New paper-based test for early Lyme diagnosis

A new paper in the journal ACS Nano reports the development of an incredibly cheap and highly sensitive test to diagnose Lyme disease in its earliest stages, when it can be most easily, effectively and inexpensively treated.

Lyme disease

The tick-borne disease called Lyme disease is caused by a bacterium that produces both acute and chronic symptoms and signs. Ticks are usually picked up while walking through infested areas. The disease initially manifests as a bull’s-eye or target rash, which is characteristic of the disease. However, this is not universally present in all individuals with Lyme disease. Thus about 10% to 20% of these patients are likely to be diagnosed much later when they come down with delayed manifestations such as arthritis or palpitations. This makes it necessary to find a way to diagnose it more sensitively and earlier in its course.

Every year, about 300,000 Americans come down with Lyme disease, caused by the bacterium Borrelia burgdorferi, making it the most common infectious disease caused by any vector-borne agent. Black-legged ticks of the Ixodes genus are responsible for carrying this bacterium.

Lyme disease bacteria, Borrelia burgdorferi, transmitted by Ixodes tick, 3D illustration. Image Credit: Kateryna Kon / Shutterstock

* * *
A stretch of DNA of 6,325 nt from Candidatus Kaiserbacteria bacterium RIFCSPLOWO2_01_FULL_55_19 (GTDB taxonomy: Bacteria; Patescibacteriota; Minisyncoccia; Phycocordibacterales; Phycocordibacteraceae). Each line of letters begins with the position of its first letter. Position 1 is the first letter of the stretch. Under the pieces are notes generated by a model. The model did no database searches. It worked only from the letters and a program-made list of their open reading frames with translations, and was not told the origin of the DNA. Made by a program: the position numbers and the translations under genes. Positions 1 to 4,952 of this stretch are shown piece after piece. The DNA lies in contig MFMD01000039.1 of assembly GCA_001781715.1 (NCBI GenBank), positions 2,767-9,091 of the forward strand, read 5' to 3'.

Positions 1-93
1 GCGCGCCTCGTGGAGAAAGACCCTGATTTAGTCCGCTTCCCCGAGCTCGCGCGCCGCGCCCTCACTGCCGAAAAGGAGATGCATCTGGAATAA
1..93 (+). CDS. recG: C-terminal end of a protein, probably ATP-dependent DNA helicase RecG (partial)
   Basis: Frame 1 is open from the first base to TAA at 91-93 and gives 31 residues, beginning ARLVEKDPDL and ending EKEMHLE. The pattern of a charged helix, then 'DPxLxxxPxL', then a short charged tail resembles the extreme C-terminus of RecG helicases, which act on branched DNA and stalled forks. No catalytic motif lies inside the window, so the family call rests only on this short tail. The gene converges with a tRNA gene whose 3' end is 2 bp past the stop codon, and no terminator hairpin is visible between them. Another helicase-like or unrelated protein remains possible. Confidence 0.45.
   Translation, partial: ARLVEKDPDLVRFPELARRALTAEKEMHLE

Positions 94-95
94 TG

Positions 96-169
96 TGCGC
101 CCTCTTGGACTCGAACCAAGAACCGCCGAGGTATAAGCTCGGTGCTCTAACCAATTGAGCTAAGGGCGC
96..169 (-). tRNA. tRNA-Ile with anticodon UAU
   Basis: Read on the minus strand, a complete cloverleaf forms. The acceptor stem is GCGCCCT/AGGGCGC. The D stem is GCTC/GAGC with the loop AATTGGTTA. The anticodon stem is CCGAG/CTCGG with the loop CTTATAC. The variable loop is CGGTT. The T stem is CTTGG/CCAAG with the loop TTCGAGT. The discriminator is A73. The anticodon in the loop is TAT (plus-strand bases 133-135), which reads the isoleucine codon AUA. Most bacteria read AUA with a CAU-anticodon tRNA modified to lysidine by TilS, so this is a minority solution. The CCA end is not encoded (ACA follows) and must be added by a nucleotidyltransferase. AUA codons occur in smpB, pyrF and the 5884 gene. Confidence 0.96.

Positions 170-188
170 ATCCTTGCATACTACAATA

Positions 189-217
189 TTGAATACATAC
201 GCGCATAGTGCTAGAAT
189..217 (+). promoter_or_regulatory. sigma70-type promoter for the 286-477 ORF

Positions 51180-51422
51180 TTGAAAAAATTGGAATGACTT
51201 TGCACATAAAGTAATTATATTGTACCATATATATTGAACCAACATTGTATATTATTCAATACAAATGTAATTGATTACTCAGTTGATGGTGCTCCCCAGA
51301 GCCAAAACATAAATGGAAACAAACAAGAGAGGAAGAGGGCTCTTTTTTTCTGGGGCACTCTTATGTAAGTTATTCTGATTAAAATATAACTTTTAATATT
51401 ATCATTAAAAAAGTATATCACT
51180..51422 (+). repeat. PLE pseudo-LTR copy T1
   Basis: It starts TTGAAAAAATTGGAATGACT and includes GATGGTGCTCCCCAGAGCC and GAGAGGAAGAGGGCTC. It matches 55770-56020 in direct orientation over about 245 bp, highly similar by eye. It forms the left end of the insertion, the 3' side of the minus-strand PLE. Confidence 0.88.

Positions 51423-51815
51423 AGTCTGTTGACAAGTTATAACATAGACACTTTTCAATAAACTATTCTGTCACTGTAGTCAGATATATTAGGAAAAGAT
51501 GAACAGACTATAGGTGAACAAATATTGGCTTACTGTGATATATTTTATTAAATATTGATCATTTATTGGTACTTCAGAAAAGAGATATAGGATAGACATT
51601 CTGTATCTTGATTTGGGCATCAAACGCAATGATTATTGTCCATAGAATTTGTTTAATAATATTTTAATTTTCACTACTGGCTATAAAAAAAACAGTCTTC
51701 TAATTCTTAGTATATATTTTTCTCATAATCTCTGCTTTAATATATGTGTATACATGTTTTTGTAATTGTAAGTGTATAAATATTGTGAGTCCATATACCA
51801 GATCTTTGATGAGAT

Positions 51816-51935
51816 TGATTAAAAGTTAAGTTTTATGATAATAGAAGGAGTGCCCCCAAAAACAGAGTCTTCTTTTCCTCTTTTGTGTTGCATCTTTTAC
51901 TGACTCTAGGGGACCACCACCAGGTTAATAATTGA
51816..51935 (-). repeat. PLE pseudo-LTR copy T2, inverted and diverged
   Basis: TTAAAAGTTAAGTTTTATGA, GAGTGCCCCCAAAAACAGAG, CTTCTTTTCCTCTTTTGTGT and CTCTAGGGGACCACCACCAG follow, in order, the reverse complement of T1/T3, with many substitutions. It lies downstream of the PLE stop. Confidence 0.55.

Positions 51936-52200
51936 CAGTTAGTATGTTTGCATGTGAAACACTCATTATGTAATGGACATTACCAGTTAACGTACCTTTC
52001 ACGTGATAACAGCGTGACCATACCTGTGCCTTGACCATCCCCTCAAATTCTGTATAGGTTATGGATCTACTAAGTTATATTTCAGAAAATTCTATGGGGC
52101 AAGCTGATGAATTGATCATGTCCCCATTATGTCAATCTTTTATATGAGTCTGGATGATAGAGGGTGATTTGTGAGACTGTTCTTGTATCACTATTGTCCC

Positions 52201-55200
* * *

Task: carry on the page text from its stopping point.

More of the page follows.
Lyme disease bacteria, Borrelia burgdorferi, transmitted by Ixodes tick, 3D illustration. Image Credit: Kateryna Kon / Shutterstock

The first symptoms occur within 30 days, and include the rash, fever, chills, headache and muscle pains. Prompt antibiotic treatment can arrest the course of the disease. If untreated, the disease progresses to nerve palsy, especially of the facial nerve, neurological pain, joint pain and swelling, and palpitations due to heart block. This is seen in up to a fifth of all patients.

Diagnosis of Lyme disease

While the disease can be diagnosed directly by detecting the nucleic acid of the organism, or by culturing the bacterium, these are time-consuming and not as sensitive as could be desired. The issue is that the bacterium is present for only a short time and in low concentrations in the blood, making direct detection of the bacterium a challenge.

Indirect detection by blood tests that detect specific antibodies to the bacterium is also disappointing, especially in the early stages, when it is most necessary to diagnose it in order to start appropriate treatment.

Currently, a two-tier testing procedure is the diagnostic standard: first a sensitive enzyme immunoassay or immunofluorescence assay, followed by a Western blot for confirmation by picking up specific antibodies. However, this is sensitive and specific only with late Lyme disease, though treatment is most effective and cheapest in early disease. Besides, most patients are seen with early disease. Thirdly, the set up for this type of testing is expensive, requires upscale infrastructure, and trained technicians, making it non-feasible for the very populations where the tick bites are most likely to happen.